The Normalization of Minority Politicians

By Anthony Walton

The biggest threat to the diversification of U.S. elected officials is the fact that many U.S. citizens are uneasy when it comes to change. Considering the majority of elected officials are white men, it would be a shock and adjustment for many Americans to look up and see leaders who are visibly a representation of alternative and often unaccepted identities. The normalization of minority politicians is essential to our country’s growth and move towards a more progressive future. Throughout our country’s history, minority and underrepresented citizens have repeatedly been the waymakers for change.

Having a congress or senate that is filled with a majority of one race and one gender leads to fewer outcomes for the advancement of people who have those salient intersectionalities. These two identities are barely a scratch on the surface of what it means to be a minority in America, but the point we are making is that right now, our selection of Congressman and Senators don’t represent all Americans. When respected, diversity in political candidates allow for more voices to be heard, understood, and represented.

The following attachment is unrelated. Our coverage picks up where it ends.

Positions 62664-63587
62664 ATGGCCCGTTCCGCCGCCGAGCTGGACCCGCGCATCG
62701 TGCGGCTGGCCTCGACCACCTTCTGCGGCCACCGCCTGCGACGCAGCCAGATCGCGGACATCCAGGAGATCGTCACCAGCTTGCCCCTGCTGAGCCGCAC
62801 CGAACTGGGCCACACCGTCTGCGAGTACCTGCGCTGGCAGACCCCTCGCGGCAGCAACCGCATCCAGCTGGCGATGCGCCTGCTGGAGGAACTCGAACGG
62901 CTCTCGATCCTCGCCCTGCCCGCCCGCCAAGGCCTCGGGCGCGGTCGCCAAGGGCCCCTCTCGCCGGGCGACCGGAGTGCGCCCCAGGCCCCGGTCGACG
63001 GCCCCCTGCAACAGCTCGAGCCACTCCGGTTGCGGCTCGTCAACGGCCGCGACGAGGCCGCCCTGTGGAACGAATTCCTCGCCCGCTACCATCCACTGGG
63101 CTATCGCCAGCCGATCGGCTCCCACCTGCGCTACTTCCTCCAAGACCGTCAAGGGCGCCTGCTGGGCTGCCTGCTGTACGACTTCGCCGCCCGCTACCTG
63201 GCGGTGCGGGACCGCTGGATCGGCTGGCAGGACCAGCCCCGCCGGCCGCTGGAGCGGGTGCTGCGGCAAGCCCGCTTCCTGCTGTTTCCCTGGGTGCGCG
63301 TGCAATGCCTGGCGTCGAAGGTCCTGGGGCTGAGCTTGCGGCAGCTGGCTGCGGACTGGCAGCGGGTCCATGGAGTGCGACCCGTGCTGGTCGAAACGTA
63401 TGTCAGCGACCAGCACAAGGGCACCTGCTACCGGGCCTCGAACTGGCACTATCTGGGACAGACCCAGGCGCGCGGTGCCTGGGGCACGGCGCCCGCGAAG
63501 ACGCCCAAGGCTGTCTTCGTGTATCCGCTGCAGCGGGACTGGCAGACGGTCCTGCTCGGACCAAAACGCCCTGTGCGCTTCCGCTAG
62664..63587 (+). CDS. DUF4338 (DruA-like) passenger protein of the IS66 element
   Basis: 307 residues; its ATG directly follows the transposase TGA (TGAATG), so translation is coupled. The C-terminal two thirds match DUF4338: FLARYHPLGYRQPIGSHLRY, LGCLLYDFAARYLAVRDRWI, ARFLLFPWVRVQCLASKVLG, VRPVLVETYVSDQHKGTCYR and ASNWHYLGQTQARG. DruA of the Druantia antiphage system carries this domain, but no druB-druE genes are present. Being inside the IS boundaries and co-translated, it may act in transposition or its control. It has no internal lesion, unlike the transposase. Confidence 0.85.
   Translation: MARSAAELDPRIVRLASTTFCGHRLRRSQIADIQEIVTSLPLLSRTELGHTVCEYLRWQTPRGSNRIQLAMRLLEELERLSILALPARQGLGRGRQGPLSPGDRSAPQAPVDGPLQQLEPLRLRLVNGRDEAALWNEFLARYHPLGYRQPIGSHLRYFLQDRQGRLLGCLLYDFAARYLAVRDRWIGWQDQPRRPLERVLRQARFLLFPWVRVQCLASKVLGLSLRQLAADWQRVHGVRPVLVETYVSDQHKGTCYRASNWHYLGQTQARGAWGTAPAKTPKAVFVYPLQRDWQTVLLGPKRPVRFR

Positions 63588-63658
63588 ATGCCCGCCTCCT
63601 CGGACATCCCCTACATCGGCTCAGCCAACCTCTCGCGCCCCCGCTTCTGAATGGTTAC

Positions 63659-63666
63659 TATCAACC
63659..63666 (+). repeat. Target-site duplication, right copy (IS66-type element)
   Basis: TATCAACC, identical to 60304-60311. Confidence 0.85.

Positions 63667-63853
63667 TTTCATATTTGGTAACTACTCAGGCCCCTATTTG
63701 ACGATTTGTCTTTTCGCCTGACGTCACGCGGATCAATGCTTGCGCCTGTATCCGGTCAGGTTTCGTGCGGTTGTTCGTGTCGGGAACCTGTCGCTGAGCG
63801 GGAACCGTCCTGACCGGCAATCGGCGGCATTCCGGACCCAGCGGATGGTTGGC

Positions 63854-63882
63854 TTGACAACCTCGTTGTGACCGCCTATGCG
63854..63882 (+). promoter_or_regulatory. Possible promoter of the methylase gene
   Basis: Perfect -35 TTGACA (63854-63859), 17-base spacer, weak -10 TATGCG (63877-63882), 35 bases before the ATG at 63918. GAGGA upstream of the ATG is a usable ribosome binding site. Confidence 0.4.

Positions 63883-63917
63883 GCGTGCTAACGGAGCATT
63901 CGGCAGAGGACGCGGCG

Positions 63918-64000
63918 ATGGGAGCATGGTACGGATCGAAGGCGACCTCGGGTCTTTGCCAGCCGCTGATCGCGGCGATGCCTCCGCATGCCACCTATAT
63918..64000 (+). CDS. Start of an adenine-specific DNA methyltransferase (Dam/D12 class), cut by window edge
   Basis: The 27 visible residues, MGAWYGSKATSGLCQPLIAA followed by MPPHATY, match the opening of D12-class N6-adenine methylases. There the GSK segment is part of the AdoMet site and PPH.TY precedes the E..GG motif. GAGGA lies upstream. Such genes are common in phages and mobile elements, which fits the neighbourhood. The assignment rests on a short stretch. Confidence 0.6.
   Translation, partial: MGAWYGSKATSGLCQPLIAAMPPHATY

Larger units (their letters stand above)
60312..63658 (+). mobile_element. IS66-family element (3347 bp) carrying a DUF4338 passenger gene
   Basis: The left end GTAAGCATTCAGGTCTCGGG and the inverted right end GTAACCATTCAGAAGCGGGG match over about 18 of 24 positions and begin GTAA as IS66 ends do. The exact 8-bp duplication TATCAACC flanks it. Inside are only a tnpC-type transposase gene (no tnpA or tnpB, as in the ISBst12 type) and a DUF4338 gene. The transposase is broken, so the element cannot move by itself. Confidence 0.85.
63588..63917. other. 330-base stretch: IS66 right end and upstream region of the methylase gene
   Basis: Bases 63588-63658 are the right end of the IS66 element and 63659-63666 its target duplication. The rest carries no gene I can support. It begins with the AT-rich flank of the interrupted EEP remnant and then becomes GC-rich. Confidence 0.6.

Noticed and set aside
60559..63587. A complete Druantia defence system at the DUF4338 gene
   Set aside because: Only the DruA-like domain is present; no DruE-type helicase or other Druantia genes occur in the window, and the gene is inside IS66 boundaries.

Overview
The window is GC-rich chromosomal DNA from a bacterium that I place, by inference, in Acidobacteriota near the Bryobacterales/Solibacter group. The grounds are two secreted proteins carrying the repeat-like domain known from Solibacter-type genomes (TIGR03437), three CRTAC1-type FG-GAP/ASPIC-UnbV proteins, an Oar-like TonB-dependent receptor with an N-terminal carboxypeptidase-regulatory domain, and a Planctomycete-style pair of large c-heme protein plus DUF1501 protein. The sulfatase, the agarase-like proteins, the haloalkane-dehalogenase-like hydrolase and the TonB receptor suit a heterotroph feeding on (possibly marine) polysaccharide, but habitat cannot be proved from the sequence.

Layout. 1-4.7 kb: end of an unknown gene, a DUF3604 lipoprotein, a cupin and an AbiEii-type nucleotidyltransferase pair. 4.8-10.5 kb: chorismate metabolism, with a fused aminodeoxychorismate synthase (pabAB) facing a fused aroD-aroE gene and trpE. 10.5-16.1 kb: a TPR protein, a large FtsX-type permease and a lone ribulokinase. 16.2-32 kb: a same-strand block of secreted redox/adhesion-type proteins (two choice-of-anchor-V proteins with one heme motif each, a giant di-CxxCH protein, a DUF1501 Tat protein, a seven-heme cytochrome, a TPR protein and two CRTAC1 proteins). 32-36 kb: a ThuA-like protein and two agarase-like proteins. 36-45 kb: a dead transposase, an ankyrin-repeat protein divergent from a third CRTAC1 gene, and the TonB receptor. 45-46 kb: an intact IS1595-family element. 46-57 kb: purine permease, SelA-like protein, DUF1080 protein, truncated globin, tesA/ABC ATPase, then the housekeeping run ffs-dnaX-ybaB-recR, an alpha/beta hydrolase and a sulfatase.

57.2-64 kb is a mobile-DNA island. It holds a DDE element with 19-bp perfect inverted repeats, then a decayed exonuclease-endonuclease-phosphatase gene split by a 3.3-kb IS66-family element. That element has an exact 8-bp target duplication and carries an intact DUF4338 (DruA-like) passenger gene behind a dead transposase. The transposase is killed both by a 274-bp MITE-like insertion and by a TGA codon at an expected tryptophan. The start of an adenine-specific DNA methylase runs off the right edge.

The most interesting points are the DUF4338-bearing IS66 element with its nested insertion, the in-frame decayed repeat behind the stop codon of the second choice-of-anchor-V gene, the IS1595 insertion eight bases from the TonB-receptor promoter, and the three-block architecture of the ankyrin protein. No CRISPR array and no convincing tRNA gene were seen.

Source: The Grace E. Harris Leadership Institute — Virginia Commonwealth

So, what is the key to bringing about this change? For starters, it begins with becoming familiar with our options. Who are the politicians that currently represent minorities? Who is campaigning with the intent of making change for those who struggle to make it for themselves?

Next, we must begin backing those minority politicians who have already made the necessary steps to gain visibility. We must work to align ourselves with political leaders who aren’t just minorities, but minorities that care about all those who face inequality off of the basis of things they can’t change. As Americans, we all matter regardless of where we come from, or how we identify. The 10|100 committee serves to connect minorities and underrepresented Americans with the candidates who will make their voices heard.

Our movement, #wematter is an all encompassing term that will jump start the journey to normalizing minority politicians. Moving forward we hope to connect you to the candidates that will make your voice heard, so that in the future we have political leaders that represent the interests of all Americans.

 

The 10|100 Committee is a bi-partisan political action committee that supports candidates-of-color. More on the committee’s mission at ten100committee.com.

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